Phillips and Schweisfurth (2008) described several theories that arose from the circumstances of the change. The period of transition is described as the process of what happens in a country where there is a considerable amount of political and social upheaval to the educational system. Birzea, for instance, described transition in terms of phases of realizations. First is the blow of the upheaval, then as realization sets in, a period of depressive attitudes before the upswing of the recovery process takes place. Phillips and Schweisfurth also described McLeash’s work, where the process of transition is described in terms of the phases a country experiences when moving from an authoritarian system to a liberal system of government: after the social upheaval and overthrow of the more oppressive regime, a period of unsureness ensues, then as national and local governments are established and hold their own elections, the effects of the settling of the social and political climate will filter to the individual schools. Comparative researchers study the post-communist countries in order to see how many changes occurred within those systems. They look to see how much of the old system that worked was kept, and how much outside influences played in the creation of their new educational system.
Phillips and Schweisfurth (2008) described different theories of transition and the different perspectives they provided to help understand how these changes affected the educational systems in the post-USSR countries and other Eastern European countries such as Hungary and Poland who underwent changes in regime around the same time. As Phillips and Schweisfurth stated, the term transition refers to the occurrence of a change, with a definitive beginning and end. However, the problem was that in this period of political and social upheaval, where there were systems in place and then there was none, there wasn’t an end in sight for the educators in these countries.
According to Phillips and Schweisfurth (2008), for post-war countries and the effects of the political climate upon the educational system, many times physical sites must be rebuilt, people’s political affiliations must be examined, and there is much more of an emotional process as people in the country rebuild their infrastructures. Davies’ work reflects this process, stating that conflict-zone countries, educational systems must be transformed rather than reformed because the old educational system was part of the previous repressive political system. The focus of reform is upon cultural cohesion, curriculum, which dialect the country is going to use, and the governmental responsibility of which branch is going to oversee the new system.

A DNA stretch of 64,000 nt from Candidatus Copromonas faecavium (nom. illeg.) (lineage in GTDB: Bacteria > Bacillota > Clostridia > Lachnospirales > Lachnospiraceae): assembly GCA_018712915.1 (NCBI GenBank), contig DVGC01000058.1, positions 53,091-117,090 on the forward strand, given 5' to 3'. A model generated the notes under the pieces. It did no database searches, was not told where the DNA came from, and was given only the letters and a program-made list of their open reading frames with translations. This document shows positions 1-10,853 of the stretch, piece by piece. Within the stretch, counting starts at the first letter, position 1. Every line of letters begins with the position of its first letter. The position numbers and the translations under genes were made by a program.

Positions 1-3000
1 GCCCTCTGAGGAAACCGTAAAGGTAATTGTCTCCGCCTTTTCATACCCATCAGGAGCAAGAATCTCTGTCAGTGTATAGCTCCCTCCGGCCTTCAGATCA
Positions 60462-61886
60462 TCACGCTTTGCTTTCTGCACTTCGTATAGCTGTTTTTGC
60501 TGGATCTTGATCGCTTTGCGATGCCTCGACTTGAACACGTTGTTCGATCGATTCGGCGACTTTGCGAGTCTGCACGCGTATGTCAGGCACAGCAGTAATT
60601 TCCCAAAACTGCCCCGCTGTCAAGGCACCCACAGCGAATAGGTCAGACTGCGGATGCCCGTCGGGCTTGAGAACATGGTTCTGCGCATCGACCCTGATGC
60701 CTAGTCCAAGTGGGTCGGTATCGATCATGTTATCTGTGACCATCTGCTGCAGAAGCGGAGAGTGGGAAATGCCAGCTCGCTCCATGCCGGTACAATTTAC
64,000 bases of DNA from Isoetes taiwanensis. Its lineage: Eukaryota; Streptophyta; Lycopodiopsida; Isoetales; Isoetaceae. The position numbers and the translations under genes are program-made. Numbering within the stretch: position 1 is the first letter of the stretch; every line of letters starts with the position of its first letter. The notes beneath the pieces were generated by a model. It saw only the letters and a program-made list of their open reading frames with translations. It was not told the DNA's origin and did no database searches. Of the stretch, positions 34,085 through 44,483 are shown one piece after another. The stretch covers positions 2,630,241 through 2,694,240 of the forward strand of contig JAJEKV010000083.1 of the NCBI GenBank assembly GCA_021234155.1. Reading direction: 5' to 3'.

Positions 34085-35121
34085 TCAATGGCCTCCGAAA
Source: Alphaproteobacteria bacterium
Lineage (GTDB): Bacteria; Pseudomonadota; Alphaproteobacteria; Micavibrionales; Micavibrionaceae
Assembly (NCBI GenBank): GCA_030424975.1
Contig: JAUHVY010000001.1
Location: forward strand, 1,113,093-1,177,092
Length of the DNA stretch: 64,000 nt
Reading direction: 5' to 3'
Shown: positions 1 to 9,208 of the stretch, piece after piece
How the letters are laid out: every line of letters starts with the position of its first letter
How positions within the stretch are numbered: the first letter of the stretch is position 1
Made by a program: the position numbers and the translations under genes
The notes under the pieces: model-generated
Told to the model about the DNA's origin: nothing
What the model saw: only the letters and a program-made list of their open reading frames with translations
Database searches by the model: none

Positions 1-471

Comparison of education systems in small geographic areas is also examined in comparative research. Phillips and Schweisfurth (2008) describe Brock’s work in helping to understand this area of study. The challenge that is apparent in the study of education systems in smaller areas is a scale of economies. The fewer students there are, the higher the educational cost is per student. Also, opportunities for education may be limited because of limited resources. One solution is for small institutions to network with large institutions for increasing available educational resources.
The last area Phillips and Schweisfurth (2008) approached is in the art and science of teaching and comparative research. One important work in this discussion is Edmund King, stated Phillips and Schweisfurth, who compared several countries’ teaching system. The importance of these types of studies is in opening educators’ minds so they are not limited by their own cultural upbringing. Studies generally focus upon the way teachers instruct students in their studies, delineating the types of instruction that seem to be culturally significant for that country.
1) What similarities in educational systems are there in Eastern European block post-Communism countries? 2) How are smaller geographic areas limited in their educational systems?
Phillips, D. & Schweisfurth, M. (2008). Outcomes of comparative education: Selected themes; Conclusions. In Comparative and International Education: An Introduction to Theory, Method, and Practice (pp. 130-157). London: Continuum Publishing Group.
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